Methodology: Draft/Free writing (part 6)
As the focus of my topic has shifted a bit, I’ve gone back and modified my methodology section a little bit. I’ve only posted the last bit that I’ve rewritten, rather than the whole thing.
The methodology used in this study will be a population study. To provide context for the findings, other methods will be utilized. The exact method for conducting the population study will differ depending on the site being examined. Therefore, most of the methodology used in this study will briefly be explored inside specific chapters. A detailed explanation for all methodologies for all sites can be found in Appendix 1: Site Specific Methodologies.
Despite the specific methodologies for different sites, there are several broad methodologies that are used as a component of population study. The type often is dependent on the type of fan being looked at. The first involves measuring the population of viewers. The second involves determining the size and characteristics of the population that identify with a club, athlete or league. The third involves measuring population shifts over time. To a degree, a fourth method of predictive analysis will be utilized to determine if the answers discovered using the three previous methods can predict the size and shape of Australian sport going into the future.
Determining the population of viewers is generally very simple. A site is visited and a number is recorded. In the case of Alexa, website viewers would be determined by recording the rank of the site around the world and in Australia. If a site has enough visitors, Alexa may provide some demographic data about site viewers. Twitter viewership involves recording the total number of Tweets using specific keywords. For Wikipedia, viewers are determined utilizing Wikipedia article statistics provided at http://stats.grok.se/ . For YouTube, total viewers are determined by recording information about a video and the number of views for that video. This particular method is used to determine the total interest in an athlete, club or league. No assumptions regarding classification of fan type can be made as looking at a webpage, tweeting about a topic or watching a video are largely passive activities that do not imply a person wants to be publicly identified as supporting the club. The point of using this methodology is to determine the reach for a league, club or athlete.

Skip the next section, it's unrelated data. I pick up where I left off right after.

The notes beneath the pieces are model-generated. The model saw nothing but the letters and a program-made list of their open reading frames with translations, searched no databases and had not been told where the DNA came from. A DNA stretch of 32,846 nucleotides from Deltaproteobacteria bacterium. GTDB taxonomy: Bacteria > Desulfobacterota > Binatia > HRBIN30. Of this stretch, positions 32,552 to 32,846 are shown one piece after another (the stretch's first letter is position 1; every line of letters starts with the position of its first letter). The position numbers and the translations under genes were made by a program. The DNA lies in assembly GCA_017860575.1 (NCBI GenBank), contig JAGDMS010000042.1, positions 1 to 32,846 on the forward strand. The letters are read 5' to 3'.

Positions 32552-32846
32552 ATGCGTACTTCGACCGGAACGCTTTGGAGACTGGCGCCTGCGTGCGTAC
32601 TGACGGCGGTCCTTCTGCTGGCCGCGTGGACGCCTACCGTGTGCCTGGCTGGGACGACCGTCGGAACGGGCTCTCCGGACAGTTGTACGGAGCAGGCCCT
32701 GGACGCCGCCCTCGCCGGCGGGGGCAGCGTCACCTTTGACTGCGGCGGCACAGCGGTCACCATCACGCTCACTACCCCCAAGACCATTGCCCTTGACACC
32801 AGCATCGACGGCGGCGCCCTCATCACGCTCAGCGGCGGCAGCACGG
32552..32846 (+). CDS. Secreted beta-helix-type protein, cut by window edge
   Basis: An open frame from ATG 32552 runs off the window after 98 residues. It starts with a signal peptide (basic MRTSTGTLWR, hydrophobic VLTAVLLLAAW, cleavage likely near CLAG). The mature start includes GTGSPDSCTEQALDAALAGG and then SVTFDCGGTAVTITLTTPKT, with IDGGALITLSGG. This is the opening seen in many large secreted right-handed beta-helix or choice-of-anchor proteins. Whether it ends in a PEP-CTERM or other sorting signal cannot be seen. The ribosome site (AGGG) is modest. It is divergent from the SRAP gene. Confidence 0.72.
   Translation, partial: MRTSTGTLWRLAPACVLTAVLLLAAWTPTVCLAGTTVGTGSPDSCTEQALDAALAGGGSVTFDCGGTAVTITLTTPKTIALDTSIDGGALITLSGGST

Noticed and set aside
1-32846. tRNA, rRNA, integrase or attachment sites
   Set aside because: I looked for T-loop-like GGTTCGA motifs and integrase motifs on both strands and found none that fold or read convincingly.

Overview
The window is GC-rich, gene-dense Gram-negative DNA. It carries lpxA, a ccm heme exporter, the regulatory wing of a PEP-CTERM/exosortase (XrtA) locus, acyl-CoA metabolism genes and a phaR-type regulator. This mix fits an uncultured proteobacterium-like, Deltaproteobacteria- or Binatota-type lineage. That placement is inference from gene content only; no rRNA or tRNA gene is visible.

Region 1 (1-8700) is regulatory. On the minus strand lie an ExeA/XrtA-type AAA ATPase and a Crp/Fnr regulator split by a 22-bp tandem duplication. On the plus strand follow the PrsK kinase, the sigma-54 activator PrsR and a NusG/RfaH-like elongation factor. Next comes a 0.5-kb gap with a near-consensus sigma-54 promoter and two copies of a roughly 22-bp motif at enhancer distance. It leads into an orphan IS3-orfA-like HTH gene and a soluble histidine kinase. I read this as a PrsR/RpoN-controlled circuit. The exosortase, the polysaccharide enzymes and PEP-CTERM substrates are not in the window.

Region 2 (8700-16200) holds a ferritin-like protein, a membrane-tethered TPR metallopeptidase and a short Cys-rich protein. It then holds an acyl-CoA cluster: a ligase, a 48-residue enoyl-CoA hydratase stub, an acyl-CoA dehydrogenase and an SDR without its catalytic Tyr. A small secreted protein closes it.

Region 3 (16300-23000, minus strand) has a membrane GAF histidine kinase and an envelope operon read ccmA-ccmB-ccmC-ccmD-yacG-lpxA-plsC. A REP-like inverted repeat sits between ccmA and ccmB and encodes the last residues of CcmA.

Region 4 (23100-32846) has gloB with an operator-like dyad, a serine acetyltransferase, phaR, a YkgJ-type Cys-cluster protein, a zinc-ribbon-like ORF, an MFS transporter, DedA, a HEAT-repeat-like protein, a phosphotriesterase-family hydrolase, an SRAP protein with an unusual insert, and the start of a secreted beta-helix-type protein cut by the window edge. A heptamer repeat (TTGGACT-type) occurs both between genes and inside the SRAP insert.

Population size and characteristics involve determining what people want to be publicly connected to an athlete, club or league. On Facebook, this is determined using Facebook’s advertisement page at http://www.facebook.com/ads/create/ . People who like fan pages or list a topic as an interest on their profile appear in those results. Different keywords and demographic characteristics are chosen and the results are then recorded. On LiveJournal, profile interests and community membership are used to determine who identifies with an athlete, club or league. Once that is determined, demographic information on their profile is recorded. On Twitter, profile information is recorded for people who follow selected accounts on the site. On Yahoo!Groups, membership to a group dedicated to a club or athlete determines if a person identifies with them. Profile information is then pulled from the Yahoo!Group members list. On YouTube, this information comes from the profiles of those who upload video featuring an athlete or club. This methodology differs from viewers as the group being examined has taken active steps to express allegiance to the athlete, club or league by sharing that interest on public profiles.
Throughout the sections that required population size and characteristics information, there was a dependence on user listed locations to determine the geographic location of members of the Australian sport fan community. To provide consistency across all sites looked at, a list was developed that included user generated location, city, state and country. The city, state and country were determined based on intelligent guesswork. For example, as the focus of the research is Australia, if Melbourne was standing alone, the assumption was that the user meant Melbourne, Victoria, Australia and not Melbourne, Florida, United States. Spelling variations and nicknames were also used to determine location. For example, Brisvegas is a nickname for Brisbane, Queensland, Australia. Often patterns of cities were looked for assuming the standard pattern of city, state, country or country, state, city or city, country or city, state. To aid in processing location lists more quickly, when using an automated tool such as the one for Twitter, the user-generated list was supplemented with one created by the author. This list included all Australian cities listed using the patterns of postal code and city, state and city, country, and city, state, country. The completed list contains over 65,000 variants that were listed by the author or user created. This information can be found in Appendix 2: User locations to city, state, country.
The third methodology is a repeat of the two previous types. There is an additional step of gathering this data on multiple dates to check for historical patterns and determine if there are shifts in the composition of a fan community or for the audience interested in an athlete, club or league.
In order to provide framework for the data, the analysis will be done as a series of cases involving events that take place in Australian sport fandom. Most of these cases will involve the AFL or the NRL. As the cases evolve, the results will become predictive analysis: Do previous cases suggest patterns of predictable behavior in how fan populations respond to certain situations?